"The People vs. Daniel Coughlin."

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"The People vs. Daniel Coughlin."

History of the Famous Case, Chicago Tribune, Friday, January 20, 1893, page 6

Story of the Crime with the Chief Incidents of the Trial.

Dr. Cronin was murdered on Saturday, May 4, 1889 at 1872 Ashland Avenue between 8 and 9 o'clock in the evening. He was the victim of a carefully laid and reasonably well executed conspiracy which grew out of his connection with the Clan na Gael Society, a secret organization composed of Irishmen.

Dr. Cronin was a practicing physician and made his home with Mr. & Mrs. T.T. Conklin who lived at 470 N. Clark Street. A man driving a white horse attached to a buggy drove to Cronin's home at 7:30 o'clock the evening of Saturday, May 4, 1889, and handing the doctor the business card of Patrick O'Sullivan, an ice-dealer at Roscoe Street and Bosworth Avenue, told him he was wanted to give surgical aid to one of the ice man's men, who had been hurt. The doctor got into the buggy with the stranger and was driven north at a rapid pace. His friends never saw him alive again.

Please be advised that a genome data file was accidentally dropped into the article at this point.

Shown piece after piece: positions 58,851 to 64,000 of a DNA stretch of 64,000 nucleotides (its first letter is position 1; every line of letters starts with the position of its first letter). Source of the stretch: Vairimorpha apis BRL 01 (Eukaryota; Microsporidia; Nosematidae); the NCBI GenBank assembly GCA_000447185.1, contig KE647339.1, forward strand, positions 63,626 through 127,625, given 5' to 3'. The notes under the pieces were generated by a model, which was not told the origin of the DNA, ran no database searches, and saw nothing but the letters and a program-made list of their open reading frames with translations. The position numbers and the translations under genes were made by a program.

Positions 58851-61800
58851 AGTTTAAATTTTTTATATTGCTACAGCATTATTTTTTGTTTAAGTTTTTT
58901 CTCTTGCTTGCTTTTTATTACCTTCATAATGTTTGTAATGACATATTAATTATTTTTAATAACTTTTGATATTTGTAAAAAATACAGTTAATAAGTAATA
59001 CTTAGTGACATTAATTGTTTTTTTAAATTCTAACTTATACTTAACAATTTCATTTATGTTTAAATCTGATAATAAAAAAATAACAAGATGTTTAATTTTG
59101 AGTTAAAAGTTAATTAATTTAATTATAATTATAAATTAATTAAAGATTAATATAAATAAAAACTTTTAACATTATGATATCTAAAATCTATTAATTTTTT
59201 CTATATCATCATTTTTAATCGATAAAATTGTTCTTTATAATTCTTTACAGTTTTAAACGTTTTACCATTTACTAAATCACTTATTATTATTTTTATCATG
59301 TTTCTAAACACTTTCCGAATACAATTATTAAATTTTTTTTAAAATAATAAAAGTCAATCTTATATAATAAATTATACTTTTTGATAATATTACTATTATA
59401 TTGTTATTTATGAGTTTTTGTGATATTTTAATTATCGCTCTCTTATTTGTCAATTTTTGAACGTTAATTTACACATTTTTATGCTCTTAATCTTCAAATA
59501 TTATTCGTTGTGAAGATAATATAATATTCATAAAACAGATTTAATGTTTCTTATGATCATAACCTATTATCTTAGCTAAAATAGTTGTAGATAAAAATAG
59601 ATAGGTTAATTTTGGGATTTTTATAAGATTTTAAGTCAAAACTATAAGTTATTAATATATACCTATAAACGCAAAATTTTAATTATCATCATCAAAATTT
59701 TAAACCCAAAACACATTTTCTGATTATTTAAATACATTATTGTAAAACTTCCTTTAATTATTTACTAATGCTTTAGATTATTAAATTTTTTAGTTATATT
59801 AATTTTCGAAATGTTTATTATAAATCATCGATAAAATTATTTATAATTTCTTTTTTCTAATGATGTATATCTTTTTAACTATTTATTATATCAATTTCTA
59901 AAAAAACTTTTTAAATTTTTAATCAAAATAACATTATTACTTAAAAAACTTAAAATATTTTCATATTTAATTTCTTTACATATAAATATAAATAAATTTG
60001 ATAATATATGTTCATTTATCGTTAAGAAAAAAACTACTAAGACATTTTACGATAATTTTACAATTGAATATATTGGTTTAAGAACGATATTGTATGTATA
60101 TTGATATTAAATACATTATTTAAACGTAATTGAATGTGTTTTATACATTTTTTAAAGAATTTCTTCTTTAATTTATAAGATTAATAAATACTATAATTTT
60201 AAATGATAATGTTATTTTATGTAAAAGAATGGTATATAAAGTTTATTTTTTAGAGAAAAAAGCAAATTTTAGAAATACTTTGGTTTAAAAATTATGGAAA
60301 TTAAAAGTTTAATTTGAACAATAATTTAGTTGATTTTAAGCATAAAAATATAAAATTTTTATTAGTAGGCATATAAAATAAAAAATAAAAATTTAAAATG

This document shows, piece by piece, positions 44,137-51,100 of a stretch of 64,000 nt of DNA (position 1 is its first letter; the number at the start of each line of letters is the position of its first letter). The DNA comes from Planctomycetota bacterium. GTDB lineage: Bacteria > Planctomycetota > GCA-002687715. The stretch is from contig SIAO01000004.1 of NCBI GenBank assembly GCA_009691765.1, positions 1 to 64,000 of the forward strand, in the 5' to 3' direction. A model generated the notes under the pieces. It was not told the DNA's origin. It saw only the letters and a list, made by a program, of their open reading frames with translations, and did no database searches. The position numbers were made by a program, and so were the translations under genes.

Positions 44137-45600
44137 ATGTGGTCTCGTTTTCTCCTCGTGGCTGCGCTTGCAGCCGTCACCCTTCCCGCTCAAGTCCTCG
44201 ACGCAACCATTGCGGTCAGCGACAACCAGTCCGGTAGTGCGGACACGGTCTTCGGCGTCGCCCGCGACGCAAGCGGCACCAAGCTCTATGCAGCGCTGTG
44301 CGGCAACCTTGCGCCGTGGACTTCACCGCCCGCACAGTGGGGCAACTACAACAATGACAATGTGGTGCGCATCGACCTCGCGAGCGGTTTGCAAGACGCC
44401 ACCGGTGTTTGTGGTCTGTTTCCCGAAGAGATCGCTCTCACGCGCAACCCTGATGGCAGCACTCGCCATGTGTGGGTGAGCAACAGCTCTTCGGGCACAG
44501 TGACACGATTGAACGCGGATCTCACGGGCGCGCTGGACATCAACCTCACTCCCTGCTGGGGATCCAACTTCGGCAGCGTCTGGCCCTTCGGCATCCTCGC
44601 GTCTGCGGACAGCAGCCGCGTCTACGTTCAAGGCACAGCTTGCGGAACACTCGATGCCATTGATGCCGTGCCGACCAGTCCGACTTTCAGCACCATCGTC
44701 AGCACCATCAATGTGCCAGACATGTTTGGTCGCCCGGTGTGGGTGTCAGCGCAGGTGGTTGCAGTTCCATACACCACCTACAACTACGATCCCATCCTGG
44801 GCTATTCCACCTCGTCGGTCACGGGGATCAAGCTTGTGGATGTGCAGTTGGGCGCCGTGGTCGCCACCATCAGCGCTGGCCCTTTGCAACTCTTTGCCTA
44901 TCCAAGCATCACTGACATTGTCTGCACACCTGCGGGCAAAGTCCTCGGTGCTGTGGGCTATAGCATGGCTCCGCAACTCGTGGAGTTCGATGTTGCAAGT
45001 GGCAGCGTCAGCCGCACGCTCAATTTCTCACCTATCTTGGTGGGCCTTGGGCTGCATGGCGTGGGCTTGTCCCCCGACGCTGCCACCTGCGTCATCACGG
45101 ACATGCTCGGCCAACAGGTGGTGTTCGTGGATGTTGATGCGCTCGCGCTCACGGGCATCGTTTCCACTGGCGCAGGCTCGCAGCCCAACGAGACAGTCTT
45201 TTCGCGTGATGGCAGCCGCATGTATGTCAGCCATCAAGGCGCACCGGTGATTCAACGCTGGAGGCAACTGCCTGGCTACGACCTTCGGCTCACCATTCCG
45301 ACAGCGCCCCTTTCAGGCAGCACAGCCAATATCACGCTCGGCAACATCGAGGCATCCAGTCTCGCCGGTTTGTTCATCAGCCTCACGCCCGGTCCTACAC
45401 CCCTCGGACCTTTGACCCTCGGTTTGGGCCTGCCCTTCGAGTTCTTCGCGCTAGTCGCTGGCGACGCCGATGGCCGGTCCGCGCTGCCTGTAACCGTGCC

Dr. Cronin did not return that night and the next day the Conklins reported the circumstances to the police. They also informed the police that Dr. Cronin often expressed the fear that he would be murdered.

From this time on until the conviction of Daniel Coughlin, Patrick O'Sullivan, and Martin Burke, the public interest in the case was great. The Irish-American portion of the community was distinctly divided, one faction sympathizing with Dr. Cronin's friends and the other sympathizing with the Coughlin side, or Camp 20, as it was called. The case attracted wide attention in this country and Europe.

This article continues much further. A second and third article were published by the Chicago Tribune and can be read in their entirety in the Chicago Tribune Historical Archives.

Dan Coughlin Wins, Chicago Tribune, Friday, January 20, 1893, page 1

Coughlin Set Free, Chicago Tribune, Friday, March 9, 1894, page 1